“We’ll find you, Meksina,” Zoya yelled.
I watched her looking around, and then she came to the fence and peered past it into the early night. We both stayed still for a long time and then she turned and walked quickly away.
She called out to Yan and Dmitri, and I heard Yan answer from the direction of the house. He had not gone far. I didn’t hear Dmitri respond, so he was still a danger. I strained my neck staring ahead, afraid to turn. Then a long while passed, and I realized there was no one. I put my head down on the mulch and breathed.
An hour passed before I crawled out and inspected the cut, which was caked with dirt but had stopped bleeding and was dry. I looked around in the dark and didn’t recognize where I was. A street lamp glowed around a corner through some trees. I walked toward it and found myself in a cul-de-sac filled with parked cars. Some lights were lit on people’s porches, but there was no one out. I slinked along the cars and out the drive, and began walking down the street. I couldn’t see any signs, and in both directions the rows of Russian Village stretched in a repeating pattern.
I looked straight at the ground and counted my steps from one to eight and over again. I heard a car up ahead and looked up to see headlights passing on a distant cross street. I ran toward it and saw that it was Broad — a familiar name. One way led to a commercial area with large billboards and lights. I walked to a big intersection with a KFC, a gas station, and a supermarket. The sign said Livingston, which I also knew but very vaguely and in no relation to my house.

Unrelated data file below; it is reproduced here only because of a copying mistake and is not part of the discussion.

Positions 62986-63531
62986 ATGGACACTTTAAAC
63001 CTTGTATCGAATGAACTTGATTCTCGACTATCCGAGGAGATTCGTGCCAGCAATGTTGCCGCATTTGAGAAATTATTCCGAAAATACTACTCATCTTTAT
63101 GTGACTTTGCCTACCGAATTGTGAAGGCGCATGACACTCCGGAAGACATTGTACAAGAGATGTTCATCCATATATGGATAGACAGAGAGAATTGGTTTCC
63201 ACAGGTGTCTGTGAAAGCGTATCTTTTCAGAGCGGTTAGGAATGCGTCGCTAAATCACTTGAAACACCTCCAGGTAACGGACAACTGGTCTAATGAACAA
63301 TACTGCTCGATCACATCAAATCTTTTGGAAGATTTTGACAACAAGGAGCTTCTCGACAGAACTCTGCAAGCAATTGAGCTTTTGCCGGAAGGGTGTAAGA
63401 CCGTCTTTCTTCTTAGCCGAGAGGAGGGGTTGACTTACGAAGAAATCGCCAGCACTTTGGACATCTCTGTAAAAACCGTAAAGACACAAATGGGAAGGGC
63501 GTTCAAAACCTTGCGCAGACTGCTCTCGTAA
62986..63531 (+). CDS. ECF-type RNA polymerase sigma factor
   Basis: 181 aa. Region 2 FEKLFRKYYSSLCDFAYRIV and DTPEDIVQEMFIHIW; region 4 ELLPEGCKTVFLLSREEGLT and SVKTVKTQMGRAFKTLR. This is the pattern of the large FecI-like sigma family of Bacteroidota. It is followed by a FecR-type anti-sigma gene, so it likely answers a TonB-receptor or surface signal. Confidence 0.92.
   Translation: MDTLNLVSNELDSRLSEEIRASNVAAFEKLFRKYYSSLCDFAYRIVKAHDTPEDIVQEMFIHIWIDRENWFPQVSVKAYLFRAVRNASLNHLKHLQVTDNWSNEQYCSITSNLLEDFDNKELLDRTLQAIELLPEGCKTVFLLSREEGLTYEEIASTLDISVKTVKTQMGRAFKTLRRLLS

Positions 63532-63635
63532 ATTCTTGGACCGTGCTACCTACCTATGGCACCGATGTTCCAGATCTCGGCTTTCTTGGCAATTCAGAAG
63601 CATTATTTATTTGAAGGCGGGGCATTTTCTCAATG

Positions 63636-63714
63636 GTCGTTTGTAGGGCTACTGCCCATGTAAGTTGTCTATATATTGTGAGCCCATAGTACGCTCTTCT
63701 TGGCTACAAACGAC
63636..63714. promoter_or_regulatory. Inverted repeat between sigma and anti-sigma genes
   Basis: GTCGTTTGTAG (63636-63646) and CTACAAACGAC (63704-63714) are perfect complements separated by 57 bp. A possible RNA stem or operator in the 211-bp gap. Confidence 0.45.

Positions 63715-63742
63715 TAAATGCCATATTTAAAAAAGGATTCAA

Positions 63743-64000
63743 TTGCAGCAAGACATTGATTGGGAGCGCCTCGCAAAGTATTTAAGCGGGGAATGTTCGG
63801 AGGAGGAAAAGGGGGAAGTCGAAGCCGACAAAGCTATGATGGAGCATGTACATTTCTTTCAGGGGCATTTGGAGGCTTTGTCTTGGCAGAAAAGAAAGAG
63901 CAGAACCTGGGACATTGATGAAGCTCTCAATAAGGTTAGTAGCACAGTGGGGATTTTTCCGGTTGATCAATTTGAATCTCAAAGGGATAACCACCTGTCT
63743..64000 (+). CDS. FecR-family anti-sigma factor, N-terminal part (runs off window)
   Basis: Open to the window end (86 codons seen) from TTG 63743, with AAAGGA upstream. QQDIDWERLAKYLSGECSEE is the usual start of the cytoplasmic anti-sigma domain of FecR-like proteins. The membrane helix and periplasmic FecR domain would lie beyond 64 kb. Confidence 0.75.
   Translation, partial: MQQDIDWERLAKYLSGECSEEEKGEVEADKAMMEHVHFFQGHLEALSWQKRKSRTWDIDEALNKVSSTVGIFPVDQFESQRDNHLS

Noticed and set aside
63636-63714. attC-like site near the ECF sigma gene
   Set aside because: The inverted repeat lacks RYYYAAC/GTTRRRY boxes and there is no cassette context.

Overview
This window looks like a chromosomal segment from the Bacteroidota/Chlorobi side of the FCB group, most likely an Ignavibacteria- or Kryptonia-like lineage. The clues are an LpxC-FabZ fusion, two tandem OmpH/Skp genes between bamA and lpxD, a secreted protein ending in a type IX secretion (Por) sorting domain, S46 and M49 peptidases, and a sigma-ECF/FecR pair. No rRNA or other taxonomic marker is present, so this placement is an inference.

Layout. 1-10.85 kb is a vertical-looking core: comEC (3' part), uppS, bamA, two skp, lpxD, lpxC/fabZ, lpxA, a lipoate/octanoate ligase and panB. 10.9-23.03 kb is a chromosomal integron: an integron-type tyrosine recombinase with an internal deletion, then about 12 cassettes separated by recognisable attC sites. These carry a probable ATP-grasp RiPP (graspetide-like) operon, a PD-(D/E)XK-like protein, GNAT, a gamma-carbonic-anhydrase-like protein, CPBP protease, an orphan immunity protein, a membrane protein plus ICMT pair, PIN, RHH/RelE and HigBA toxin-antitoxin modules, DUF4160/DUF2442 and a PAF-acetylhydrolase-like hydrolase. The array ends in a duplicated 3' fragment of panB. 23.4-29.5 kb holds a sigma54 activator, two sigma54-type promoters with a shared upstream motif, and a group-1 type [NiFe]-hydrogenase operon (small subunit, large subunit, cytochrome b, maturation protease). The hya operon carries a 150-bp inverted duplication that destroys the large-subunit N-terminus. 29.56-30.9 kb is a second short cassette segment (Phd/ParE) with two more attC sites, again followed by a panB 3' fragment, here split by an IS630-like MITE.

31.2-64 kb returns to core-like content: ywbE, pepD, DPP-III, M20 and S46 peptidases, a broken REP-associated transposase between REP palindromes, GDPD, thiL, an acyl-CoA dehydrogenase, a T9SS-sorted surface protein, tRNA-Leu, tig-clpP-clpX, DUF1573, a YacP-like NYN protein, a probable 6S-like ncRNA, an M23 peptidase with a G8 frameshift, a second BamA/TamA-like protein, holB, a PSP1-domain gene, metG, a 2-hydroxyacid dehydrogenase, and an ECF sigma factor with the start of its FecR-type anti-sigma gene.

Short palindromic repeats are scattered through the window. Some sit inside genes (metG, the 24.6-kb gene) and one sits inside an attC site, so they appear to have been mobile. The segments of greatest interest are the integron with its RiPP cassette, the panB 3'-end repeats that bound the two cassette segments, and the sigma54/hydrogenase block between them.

I turned right so I wouldn’t have to cross the street, and walked again into a darkened neighborhood with large driveways in which cars were parked. I could see into some of the lit houses, and I began to cry.
I stopped paying attention to where I was and just kept walking straight along the quiet street. My father would be still at work and no one else could get me in a car, so it was best just to keep walking until the streets made sense. Eventually, I would get home and get in bed, and then wake up and it would be tomorrow.
Anya Meksin is a recent graduate of Yale University, where she studied
Illustrations courtesy of e.v. Meksin